Brighton in old picture postcards

Brighton in old picture postcards

:   John Montgomery
:   Brighton
:   Sussex, East
:   United Kingdom
:   978-90-288-2725-7
:   144
:   EUR 16.95 Incl BTW *

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Fragmenten uit het boek 'Brighton in old picture postcards'

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49. Infantry Territoria1s on the march along what was then a country lane at Patcham, north of Brighton, in the summer of 1912. The soldier in front, with the bicycle, is probably the company runner. This battalion was part of the large volunteer army of week-end soldiers attending annua1 summer camp under canvas at Falmer or Whitehawk. None of the men and lads seen in our postcard could have guessed that only two years later they would be marching not along a lane towards Brighton, but up to the front line in Flanders, perhaps never to return home.

50. The Bishop of Lewes is seen here with civic dignitaries and leading Sussex freemasons at the laying of the Brighton, Hove and Sussex Grammar School, in the Dyke Road, on June 13, 1912. The stone was laid by the Duke of Richmond and Gordon, who was Provincial Grand Master. The school was built quickly and was opened on September 17, 1913, when the boys left the original school in Buckingham Road, but when war was declared on August 4,1914, the new buildings were requisitioned by the govemment as the 2nd Eastern Command General Hospital, and for the duration of the war thousands of wounded servicemen passed through the schoolrooms, which had become wards.

51. In September 1914 the first batch of 300 war casua1ties arrived at the converted 2nd General Eastern Hospital. The war against Germany and Austria was only a month old. 500,000 volunteers had joined the colours, in response to a great wave of patriotism and propaganda, to become part of Kitchener's first arrny, and the losses were very heavy. Our postcard shows townspeople, mostly young women, crowding outside the former Grammar School building to gaze at their wounded heroes. The town, like others in all the countries involved, was shocked because so many of the men were victims of shelifire, or were limbless, yet were often mere boys. From this date until November 1918, Brighton seemed always to be full of wounded servicemen. Since those times, thousands of young Brightonians have been educated in these same school buildings.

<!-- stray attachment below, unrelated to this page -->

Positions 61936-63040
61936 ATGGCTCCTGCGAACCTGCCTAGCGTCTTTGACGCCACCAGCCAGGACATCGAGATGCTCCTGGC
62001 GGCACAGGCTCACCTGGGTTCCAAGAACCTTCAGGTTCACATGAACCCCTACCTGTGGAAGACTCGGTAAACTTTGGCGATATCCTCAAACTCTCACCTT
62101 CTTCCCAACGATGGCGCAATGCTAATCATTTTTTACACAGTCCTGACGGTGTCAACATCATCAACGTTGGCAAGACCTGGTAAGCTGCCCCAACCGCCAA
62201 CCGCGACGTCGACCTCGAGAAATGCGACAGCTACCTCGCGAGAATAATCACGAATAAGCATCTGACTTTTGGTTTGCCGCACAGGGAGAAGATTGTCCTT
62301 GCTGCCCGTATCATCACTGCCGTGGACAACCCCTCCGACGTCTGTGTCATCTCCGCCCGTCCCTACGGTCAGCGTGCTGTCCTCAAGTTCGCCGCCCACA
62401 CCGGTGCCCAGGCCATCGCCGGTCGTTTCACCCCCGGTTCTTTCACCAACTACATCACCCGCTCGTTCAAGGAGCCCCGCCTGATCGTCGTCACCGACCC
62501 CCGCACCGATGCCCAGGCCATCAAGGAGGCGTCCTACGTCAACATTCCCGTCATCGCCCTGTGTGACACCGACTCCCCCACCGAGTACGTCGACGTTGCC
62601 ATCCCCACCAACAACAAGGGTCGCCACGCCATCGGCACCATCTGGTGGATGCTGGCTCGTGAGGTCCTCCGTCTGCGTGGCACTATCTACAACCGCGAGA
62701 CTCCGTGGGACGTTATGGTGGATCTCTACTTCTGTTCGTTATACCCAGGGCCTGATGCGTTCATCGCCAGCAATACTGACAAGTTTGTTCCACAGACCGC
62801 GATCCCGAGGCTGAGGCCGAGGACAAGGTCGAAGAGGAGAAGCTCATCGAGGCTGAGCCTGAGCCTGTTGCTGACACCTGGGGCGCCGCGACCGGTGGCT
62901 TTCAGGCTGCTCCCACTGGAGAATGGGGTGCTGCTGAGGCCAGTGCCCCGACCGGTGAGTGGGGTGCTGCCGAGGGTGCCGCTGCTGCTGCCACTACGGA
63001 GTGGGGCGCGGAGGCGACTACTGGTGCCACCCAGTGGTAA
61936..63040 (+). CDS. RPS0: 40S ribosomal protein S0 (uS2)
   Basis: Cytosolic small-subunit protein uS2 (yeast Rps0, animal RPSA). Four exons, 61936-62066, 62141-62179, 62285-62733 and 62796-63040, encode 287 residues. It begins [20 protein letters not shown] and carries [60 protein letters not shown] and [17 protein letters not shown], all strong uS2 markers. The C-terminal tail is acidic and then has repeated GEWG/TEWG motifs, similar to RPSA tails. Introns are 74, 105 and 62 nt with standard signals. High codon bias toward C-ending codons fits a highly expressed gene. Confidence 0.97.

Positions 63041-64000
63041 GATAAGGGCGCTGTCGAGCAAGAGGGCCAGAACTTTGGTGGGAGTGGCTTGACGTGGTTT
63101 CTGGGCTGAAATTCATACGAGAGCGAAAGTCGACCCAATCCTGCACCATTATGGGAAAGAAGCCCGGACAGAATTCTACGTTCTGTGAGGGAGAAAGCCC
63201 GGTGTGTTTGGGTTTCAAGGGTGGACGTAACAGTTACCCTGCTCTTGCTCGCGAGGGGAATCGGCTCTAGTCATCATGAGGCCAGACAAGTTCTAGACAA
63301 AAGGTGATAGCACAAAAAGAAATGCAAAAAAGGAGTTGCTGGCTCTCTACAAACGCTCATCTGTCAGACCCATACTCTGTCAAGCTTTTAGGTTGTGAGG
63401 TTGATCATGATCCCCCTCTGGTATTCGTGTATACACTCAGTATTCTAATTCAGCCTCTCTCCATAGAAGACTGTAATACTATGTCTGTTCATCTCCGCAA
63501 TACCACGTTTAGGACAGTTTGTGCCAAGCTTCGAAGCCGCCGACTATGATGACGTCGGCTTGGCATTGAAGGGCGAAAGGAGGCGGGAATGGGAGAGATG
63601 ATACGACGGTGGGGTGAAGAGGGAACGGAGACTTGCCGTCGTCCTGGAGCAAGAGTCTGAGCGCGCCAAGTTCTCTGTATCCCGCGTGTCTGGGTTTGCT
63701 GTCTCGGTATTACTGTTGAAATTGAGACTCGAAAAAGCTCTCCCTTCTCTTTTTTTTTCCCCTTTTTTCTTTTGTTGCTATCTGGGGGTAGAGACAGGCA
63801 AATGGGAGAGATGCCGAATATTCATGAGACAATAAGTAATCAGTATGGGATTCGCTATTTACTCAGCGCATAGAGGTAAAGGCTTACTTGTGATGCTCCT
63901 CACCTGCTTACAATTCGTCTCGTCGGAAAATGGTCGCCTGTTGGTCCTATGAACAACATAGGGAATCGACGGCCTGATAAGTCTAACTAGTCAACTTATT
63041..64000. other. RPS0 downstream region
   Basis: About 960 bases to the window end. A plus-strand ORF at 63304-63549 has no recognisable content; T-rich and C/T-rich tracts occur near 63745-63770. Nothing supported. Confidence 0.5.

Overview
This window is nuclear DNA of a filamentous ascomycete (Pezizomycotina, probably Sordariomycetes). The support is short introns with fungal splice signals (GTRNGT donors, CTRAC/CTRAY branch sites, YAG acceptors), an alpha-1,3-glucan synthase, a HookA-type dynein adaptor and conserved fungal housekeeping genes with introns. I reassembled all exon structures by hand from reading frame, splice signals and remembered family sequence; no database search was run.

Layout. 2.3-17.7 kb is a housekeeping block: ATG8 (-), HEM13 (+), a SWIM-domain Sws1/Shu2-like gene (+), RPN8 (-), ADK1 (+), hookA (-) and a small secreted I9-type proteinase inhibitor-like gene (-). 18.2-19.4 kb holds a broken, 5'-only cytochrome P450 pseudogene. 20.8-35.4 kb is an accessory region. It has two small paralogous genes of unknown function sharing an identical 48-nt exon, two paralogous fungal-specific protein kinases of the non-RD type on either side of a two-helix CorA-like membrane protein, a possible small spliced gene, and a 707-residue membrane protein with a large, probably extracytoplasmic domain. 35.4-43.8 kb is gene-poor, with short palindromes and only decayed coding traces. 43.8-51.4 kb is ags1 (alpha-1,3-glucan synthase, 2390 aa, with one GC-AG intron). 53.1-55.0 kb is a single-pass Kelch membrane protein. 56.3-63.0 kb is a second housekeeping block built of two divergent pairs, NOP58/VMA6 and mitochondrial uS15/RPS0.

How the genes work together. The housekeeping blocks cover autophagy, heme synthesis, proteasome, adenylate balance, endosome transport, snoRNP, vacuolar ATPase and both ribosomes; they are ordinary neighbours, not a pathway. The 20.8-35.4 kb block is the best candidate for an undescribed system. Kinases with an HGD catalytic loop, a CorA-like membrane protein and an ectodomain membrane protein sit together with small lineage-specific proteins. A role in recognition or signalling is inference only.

52. On January 9, 1915, King George V and his consort Queen Mary visited the 2nd General Eastern Hospital, formerly the Grammar School. This postcard, issued by the enterprising local firm of G.A. Wiles, shows the bearded monarch deseending the main steps to be driven away in one of the royal Daimlers. An attendant holds a rug to put around the King's legs. The Queen is not in the photograph, because she had gone to visit another military hospital fuil of wounded soldiers and sailors,

53. Wounded Indian soldiers are seen in the Dome, which was part of the Royal Pavilion military hospital in 1917. Beneath the old cut-glass chandeliers, many thousands of volunteers from the Indian Empire, who had been sent to fight in the cold, muddy trenches of the Western Front, were nursed back to health. The photograph appears to have been posted, with nurses, doctors and attendants standing still, while several patients look up at the camera, and men remain motionless on the balcony. The Dome was converted into a hospital in 1916. Nowadays it is hardly recognisable from our picture. A large stage is used for shows, conferences, and pop concerts; there are rows of seats where the casualty beds once stood; no trace of the wartirne hospital now remains. During the 1939-1945 war there was dancing at the Dome nearly every night, led by Canadians and other troops stationed in the district.